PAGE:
As students and their families have opened their homes and visited with us we've really come to appreciate the openness and willingness of these friends to talk informally.  Some times it is heart wrenching and can leave me speechless -- can I possibly believe that the amount of Agent Orange and the number of unexploded ordinance settled so deeply into the soil here can ever be removed?  Does such technology really exist?  I'm getting to know folks who moved from family, villages and home provinces to a town or city (with different accents, versions of traditional foods) in order to eat, work, send home money.  Some times it seems like the Vietnamese move as much as we do in USA!  But often the pull of home village is very strong, even for our young students.

Because we spent a chunk of time working with students at the TDTU English Zone, this time we've met more students from other academic departments - electrical engineering, physics, language (Chinese and English seem popular choices here), international business, applied art and design.  The number of students who work part-time is impressive -- and their stories sound a lot like students and young workers in USA.  Except the student debt issue bewilders them -- how can USA government allow private banks to exploit students like is happening?  I've been impressed (again) with the number of students who are active in "running" projects like the English Zone as well as those who participate so actively in Music Club, Art Club, Youth Union.  Rock concerts and traditional songs -- what a range.  While not all students are so active, the ones who are really do show leadership skills, political commitment and learning motivation that inspires.  And TDTU students do know how to have fun very inexpensively!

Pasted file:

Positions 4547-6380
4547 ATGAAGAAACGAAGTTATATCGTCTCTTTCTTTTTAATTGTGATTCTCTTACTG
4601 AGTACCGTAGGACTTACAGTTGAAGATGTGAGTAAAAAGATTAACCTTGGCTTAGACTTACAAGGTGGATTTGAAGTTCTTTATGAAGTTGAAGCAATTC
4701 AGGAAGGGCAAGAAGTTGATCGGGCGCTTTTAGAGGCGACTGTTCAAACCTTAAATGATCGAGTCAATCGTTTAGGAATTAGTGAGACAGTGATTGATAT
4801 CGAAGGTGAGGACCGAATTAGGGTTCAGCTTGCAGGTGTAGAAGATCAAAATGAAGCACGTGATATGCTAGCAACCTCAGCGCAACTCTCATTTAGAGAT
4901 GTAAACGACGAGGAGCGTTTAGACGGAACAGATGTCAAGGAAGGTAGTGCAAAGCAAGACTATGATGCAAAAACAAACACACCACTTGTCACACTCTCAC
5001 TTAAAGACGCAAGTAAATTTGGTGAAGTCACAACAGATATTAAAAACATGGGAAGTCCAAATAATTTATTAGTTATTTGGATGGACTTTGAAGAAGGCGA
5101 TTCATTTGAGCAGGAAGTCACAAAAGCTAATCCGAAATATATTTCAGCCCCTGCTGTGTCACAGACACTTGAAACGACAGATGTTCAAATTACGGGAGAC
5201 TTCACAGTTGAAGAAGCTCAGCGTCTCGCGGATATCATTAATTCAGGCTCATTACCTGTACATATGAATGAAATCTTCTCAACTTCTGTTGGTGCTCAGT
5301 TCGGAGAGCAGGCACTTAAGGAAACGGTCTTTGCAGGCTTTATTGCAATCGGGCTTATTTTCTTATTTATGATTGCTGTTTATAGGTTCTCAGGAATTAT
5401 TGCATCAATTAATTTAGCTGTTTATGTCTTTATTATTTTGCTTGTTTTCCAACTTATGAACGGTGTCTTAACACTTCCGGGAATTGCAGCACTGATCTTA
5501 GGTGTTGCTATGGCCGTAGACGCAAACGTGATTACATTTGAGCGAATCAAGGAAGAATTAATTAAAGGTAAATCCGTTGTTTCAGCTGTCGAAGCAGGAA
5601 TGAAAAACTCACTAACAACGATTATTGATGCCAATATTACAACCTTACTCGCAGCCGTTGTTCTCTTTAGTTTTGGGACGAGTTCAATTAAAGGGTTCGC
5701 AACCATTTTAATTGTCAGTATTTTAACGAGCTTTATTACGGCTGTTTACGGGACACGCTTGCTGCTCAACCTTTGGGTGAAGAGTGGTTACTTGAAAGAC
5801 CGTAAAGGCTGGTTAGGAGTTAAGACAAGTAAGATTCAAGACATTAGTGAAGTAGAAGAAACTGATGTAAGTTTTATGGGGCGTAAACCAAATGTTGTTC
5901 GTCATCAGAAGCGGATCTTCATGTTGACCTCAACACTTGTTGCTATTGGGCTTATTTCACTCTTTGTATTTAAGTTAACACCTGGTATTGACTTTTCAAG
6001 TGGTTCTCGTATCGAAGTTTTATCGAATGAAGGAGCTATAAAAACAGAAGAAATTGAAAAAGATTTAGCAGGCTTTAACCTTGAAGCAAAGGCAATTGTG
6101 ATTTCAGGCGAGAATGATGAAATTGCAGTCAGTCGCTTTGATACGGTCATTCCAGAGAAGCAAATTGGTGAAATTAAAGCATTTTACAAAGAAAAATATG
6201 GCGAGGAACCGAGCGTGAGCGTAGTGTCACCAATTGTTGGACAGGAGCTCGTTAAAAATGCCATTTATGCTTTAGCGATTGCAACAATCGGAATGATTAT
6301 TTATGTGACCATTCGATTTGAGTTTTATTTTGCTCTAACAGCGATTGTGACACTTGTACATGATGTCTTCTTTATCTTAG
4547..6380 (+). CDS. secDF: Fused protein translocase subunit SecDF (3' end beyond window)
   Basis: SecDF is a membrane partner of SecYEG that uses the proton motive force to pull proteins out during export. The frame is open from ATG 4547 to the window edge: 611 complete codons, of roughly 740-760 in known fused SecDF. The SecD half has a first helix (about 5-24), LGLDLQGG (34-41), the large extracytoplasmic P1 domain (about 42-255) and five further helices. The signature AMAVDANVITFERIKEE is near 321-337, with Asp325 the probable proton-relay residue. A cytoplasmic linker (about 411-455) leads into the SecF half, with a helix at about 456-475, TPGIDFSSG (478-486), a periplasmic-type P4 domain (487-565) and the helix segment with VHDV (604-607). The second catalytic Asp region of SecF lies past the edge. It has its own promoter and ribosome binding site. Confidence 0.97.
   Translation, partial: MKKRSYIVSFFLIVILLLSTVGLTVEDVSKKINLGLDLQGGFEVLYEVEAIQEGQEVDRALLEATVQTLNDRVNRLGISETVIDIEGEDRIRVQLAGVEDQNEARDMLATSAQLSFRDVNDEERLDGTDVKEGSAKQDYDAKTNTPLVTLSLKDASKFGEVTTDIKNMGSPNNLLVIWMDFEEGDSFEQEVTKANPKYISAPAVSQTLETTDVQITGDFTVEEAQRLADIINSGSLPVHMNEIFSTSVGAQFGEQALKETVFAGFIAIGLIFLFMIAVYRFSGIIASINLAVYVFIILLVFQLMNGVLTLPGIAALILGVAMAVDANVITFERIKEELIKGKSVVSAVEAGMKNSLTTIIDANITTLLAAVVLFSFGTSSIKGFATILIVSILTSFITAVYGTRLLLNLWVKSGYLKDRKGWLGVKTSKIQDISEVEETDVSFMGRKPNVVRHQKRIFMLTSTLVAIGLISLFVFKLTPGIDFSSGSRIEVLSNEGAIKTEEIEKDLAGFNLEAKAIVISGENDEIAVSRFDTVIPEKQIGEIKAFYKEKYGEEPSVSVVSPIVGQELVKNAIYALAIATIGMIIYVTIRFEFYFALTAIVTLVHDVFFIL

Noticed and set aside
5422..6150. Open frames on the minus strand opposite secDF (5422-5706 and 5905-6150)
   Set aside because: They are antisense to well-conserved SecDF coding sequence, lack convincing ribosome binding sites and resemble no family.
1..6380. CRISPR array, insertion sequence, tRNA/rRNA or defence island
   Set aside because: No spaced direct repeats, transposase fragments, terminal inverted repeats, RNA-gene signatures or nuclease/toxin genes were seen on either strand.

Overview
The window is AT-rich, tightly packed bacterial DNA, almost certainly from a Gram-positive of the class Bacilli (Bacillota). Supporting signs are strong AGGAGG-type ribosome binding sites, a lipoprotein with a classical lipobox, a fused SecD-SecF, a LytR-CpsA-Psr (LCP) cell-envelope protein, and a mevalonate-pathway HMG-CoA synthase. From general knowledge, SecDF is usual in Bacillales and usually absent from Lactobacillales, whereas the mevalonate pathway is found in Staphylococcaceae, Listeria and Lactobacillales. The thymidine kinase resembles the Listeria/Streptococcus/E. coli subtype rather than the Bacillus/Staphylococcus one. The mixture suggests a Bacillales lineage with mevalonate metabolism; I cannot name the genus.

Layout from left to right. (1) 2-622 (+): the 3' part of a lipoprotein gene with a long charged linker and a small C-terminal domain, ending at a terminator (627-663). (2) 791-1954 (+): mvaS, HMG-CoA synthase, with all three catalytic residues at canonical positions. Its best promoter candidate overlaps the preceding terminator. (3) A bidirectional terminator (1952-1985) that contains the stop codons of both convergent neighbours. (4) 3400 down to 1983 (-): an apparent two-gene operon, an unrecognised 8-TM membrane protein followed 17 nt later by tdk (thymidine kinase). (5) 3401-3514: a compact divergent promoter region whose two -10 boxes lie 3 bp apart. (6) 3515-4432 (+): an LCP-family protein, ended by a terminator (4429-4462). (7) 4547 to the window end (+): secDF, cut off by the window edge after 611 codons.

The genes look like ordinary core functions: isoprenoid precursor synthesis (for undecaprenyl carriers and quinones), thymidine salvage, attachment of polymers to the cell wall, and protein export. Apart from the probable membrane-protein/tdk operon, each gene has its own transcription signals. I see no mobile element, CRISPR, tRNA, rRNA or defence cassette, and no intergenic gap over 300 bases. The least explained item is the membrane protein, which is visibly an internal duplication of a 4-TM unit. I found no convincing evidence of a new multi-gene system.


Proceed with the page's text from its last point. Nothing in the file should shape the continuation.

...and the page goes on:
We are fortunate to build these friendships with people of all ages and home towns...means we're developing at least the beginnings of appreciation for the diversity and richness and

Ho Ho Ho!
depth of the people, culture and society.  Sure challenges our own USA filters!

There was one student question that still has me Vietnamese-American workers get to take a week or two (paid) off to celebrate Tet?  The answer is easy -- none of us in the USA gets paid time off like that for ANY holidays!  Most folks in USA don't even have that much paid vacation each year!  So here we all are working in a global economy where increasingly we're becoming immigrants or working for a corporation with either another country's culture or its own inviolate corporate culture.  What's our alternative to the horror of global capitalism on this human scale of celebrating Tet wherever we may be living AND working?  Vietnam's experiencing the "culture clash" right now of abusive foreign supervisors in foreign-owned companies mistreating Vietnamese workers as well as many of the same companies not paying the legally required social insurance taxes to cover their Vietnamese workers.  Students quickly get beyond "culture" to talk about worker rights and the interests of the larger community.  As Vietnam continues its dramatic development and becomes more and more of a global player, these students will be engaging us and other union and political folks in some serious discussion and shared building!